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Reflections on We See You: Programming for Adults with Intellectual and Developmental Disabilities

by Grace Kranz, Adult Services Librarian, Blue Earth County Library (Mankato, MN), PLA 2024 Scholarship Recipient on June 3, 2024

I attended the PLA 2024 Conference hoping to learn more information about how to create, run, and evaluate programs my community needs. Rebecca Wolfe’s presentation on programming for adults with intellectual and developmental disabilities is an excellent example that explains the “why” and “how” behind a set of programs, while simultaneously providing ample resources and advice that can utilized to better plan and evaluate a variety of programs for this select group of individuals.

Wolfe began the presentation by explaining her goals for the presentation – have attendees leave with solid ideas for programming opportunities at our library – and then delved into explaining Allen County Public Library’s community partnerships. Partnering with organizations that focus on adults with intellectual and developmental disabilities allowed Wolfe to reach more people that may benefit from her programming. Wolfe also used feedback from participants, the organizations, and herself to reflect on the programs offered and their effectiveness – for example, does this program spark joy?

It was handy to learn how Wolfe selects the books she reads to adults with intellectual/developmental disabilities. While picture books are a hit, it’s important that the story of the book isn’t too “kid-ish,” as the participants enjoy stories that they can relate to at their current stage of life. Wolfe even created some picture books of her own to fit her expectations! These books are used at Wolfe’s book club at LIFE Adult Day Academy, and because the participants there have fewer support needs than some do at other facilities, they spend most of their time reading. Wolfe explained that every book club is different depending on the needs of the individuals, which is why it’s important to set guidelines early on and get a feel for what each group requires. For example, some books clubs spend more time coloring, playing games and musical instruments, and completing crafts rather than reading due to the needs of the participants.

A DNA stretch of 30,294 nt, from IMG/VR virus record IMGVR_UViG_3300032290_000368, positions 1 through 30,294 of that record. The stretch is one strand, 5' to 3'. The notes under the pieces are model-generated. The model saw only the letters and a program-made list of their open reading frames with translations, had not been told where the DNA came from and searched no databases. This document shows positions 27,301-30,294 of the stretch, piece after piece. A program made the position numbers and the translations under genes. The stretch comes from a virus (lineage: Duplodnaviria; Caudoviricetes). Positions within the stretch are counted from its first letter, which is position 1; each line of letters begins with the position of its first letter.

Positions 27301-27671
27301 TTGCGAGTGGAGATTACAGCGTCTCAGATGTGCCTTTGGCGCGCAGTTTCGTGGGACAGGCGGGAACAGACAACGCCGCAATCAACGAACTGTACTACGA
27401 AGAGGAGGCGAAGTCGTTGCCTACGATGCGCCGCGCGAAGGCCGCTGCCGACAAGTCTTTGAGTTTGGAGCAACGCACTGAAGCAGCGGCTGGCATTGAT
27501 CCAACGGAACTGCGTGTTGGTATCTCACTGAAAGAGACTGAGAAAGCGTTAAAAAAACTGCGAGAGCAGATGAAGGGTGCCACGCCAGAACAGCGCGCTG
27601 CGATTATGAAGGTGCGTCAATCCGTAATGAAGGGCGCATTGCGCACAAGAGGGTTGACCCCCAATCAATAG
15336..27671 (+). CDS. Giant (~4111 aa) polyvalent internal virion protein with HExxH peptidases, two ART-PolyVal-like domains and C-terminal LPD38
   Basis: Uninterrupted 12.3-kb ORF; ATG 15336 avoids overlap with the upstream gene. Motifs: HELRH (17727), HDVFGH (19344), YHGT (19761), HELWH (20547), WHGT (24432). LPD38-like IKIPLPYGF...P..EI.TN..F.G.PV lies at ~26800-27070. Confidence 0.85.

Wolfe walked us through a variety of programs her library offers in partnership with other organizations. I really enjoyed learning about the All Abilities Club! At this club, a book is always read in addition to various crafts and activities for participants. For example, Wolfe included a slide in her presentation about “Superhero Day” at the All Abilities Club, where they read a superhero book, completed superhero trivia, and did the Hokey Pokey superhero style. A superhero-themed photobooth and props were included, as was an area dedicated to sensory crafts and other fun activities. I really appreciate how many examples and resources Wolfe provided us with, as I feel it gave me a firm foundation to build a program on at my own library. Not to mention the last half of her presentation was all about getting started at our libraries!

I can’t wait to utilize the resources Rebecca Wolfe has provided me with. Creating programs for adults with intellectual and developmental disabilities is something our library needs to do, and Wolfe’s presentation has given me ample resources to do so! It was just what I was hoping to experience at the PLA Conference.

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